I began studying the writings of Friedrich A. Hayek, the social theorist and Nobel laureate in economics, back in the 1980s and quickly became hooked. My initial interest was in his insights about the limits of economic science, that when dealing with an ever-changing complex adaptive system like the economy, the sort of prediction and control we might hope to exercise over it is severely limited. In Hayek’s words:

The curious task of economics is to demonstrate to men how little they really know about what they imagine they can design. To the naive mind that can conceive of order only as the product of deliberate arrangement, it may seem absurd that in complex conditions order, and adaptation to the unknown, can be achieved more effectively by decentralizing decisions and that a division of authority will actually extend the possibility of overall order. Yet that decentralization actually leads to more information being taken into account.

As an economist, I was trained to recognize that a free-market system is an effective means for allocating resources, but that it can be plagued by “market failures” that require government intervention. Hayek’s writings suggest additional reasons both to favor a market system and to be skeptical about the effectiveness of government intervention. His insight that a well-functioning market system allows individuals to make use of dispersed and localized knowledge comes into play in both respects.

Mainstream economists have long criticized policies that involve price-fixing because, though politically popular, such policies have adverse unintended consequences in terms of efficiency. For example, agricultural price supports cause too many resources to be used to produce farm goods, a misallocation of resources. This can lead to further policies to try to correct for the mistake, some quite absurd—like paying farmers to take land out of production.

Hayek’s work supplements such basic economic reasoning by showing how flexibly adapting market prices also help people to make the best use of knowledge. Ever-changing market prices both reflect the decisions of millions of market participants, decisions made on the basis of their own local knowledge, and enable the market participants to make better decisions by providing them with knowledge about relative scarcities of the goods and services that matter to them. The system promotes the effective use of resources and of people’s knowledge. It is crucial to note that none of this happens because of some government directive. As Frédéric Bastiat pithily observed in the nineteenth century, “Paris gets fed” every day, through the freely made decisions and efforts of millions of market participants, none of whom has the job to feed Paris.

Of course, sometimes markets go awry. Hayek was particularly worried about the effects of money (which he once dubbed a “loose joint”) on the larger system. He had lived through the Austrian hyperinflation of the 1920s and saw the damage that excessive money creation could do. But he was equally worried about the attempts of reformers to improve the economic system through the exercise of conscious control. Such reforms can interfere with the system’s ability to respond to changing knowledge. They also typically require that government regulators have more knowledge than they can ever possibly possess. In a world of dispersed and rapidly changing knowledge, market competition is often the best “regulator.”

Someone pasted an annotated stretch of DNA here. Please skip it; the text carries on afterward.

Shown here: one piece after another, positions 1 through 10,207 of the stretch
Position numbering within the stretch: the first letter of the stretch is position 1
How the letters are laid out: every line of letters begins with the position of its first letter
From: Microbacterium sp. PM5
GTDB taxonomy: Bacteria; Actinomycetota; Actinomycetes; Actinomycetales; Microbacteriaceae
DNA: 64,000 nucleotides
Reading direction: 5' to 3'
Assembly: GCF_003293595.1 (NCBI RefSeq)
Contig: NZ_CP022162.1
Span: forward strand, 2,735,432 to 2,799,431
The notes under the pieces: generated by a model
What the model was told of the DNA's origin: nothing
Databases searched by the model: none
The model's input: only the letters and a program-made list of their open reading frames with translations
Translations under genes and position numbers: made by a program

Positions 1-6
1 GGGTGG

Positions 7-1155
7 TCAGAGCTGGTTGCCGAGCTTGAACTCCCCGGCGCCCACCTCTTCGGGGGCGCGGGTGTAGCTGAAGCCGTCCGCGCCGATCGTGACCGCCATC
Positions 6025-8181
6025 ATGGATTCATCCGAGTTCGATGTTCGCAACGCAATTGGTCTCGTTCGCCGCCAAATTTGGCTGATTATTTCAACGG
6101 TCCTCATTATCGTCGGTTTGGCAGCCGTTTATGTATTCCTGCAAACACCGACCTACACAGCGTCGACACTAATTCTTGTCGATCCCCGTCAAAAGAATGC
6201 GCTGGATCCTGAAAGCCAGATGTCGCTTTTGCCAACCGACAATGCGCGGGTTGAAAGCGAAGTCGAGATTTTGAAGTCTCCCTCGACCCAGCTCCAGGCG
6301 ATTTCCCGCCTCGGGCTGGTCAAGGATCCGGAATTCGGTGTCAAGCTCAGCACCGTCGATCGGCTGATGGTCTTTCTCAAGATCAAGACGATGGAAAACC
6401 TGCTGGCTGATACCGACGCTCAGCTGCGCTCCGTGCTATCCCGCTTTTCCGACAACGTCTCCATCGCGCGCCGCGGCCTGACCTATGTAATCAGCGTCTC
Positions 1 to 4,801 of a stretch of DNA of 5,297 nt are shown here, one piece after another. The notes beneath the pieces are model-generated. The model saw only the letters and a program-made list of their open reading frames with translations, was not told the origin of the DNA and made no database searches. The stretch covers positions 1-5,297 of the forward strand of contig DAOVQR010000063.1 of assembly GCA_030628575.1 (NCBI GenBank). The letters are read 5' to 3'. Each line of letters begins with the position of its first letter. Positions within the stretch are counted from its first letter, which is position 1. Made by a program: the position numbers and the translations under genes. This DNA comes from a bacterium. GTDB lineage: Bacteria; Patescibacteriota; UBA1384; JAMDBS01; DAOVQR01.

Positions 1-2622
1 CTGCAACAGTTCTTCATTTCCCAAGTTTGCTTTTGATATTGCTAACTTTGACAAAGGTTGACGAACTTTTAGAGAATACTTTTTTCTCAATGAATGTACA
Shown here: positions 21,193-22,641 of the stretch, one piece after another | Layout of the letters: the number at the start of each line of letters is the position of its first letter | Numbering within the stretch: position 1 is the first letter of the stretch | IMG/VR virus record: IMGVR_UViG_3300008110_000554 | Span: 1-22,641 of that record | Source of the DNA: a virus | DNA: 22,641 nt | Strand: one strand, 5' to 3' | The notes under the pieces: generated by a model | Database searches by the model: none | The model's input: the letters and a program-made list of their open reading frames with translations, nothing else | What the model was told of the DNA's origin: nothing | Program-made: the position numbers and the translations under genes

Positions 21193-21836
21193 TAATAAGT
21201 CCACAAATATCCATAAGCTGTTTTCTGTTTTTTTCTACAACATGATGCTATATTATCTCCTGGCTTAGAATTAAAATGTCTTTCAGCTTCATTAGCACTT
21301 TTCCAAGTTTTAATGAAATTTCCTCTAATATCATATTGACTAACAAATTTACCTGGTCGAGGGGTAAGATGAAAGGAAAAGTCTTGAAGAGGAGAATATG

Like Adam Smith, he was also sometimes suspicious of who the true beneficiaries were when regulation was undertaken that purportedly served the public interest. Trade protectionism, industrial policy that picks winners and losers, and regulations that restrict entry into professions are always defended as benefiting society, but the true beneficiaries are more often the incumbents who lobby for it. Sometimes there are overtly political ramifications. Both Republicans and Democrats have favored protection for the steel industry because steel is produced in swing states that are vital in every presidential election cycle. Antitrust can be used to promote competition, but it can also be used by firms that fail at the competitive game to punish those better able to serve the consumer. All such policy abuses are examples of the sort of crony capitalism or political favoritism that Hayek spent his life criticizing.

Hayek is most famous for his critique of socialism, which takes the piecemeal planning we see everywhere today and extends it to the economic system as a whole. Recent polls suggest that a majority of college students prefer socialism to capitalism. This suggests that they do not understand the textbook definition of socialism—state ownership of the means of production—and are also ignorant of the track record of regimes that have embraced central planning. The Berlin Wall was not constructed to keep West Germans from the socialist paradise that lay behind it. Those who live under such totalitarian systems have fewer goods, but also fewer freedoms: of speech, of association, of religious practice, of meaningful political participation, of personal liberty. Hayek articulated an alternative. A well-functioning market system in a democratic polity with strong constitutional protections of the private sphere of economic activity and of individual liberties was his ideal system.

He did not think we were there yet, of course. But he held it out as an ideal to be striven for every day.

Caldwell is a research professor of economics and director of the Center for the History of Political Economy at Duke. He is the general editor of The Collected Works of F.A. Hayek and coauthor of Hayek: A Life, to be published next spring by the University of Chicago Press.

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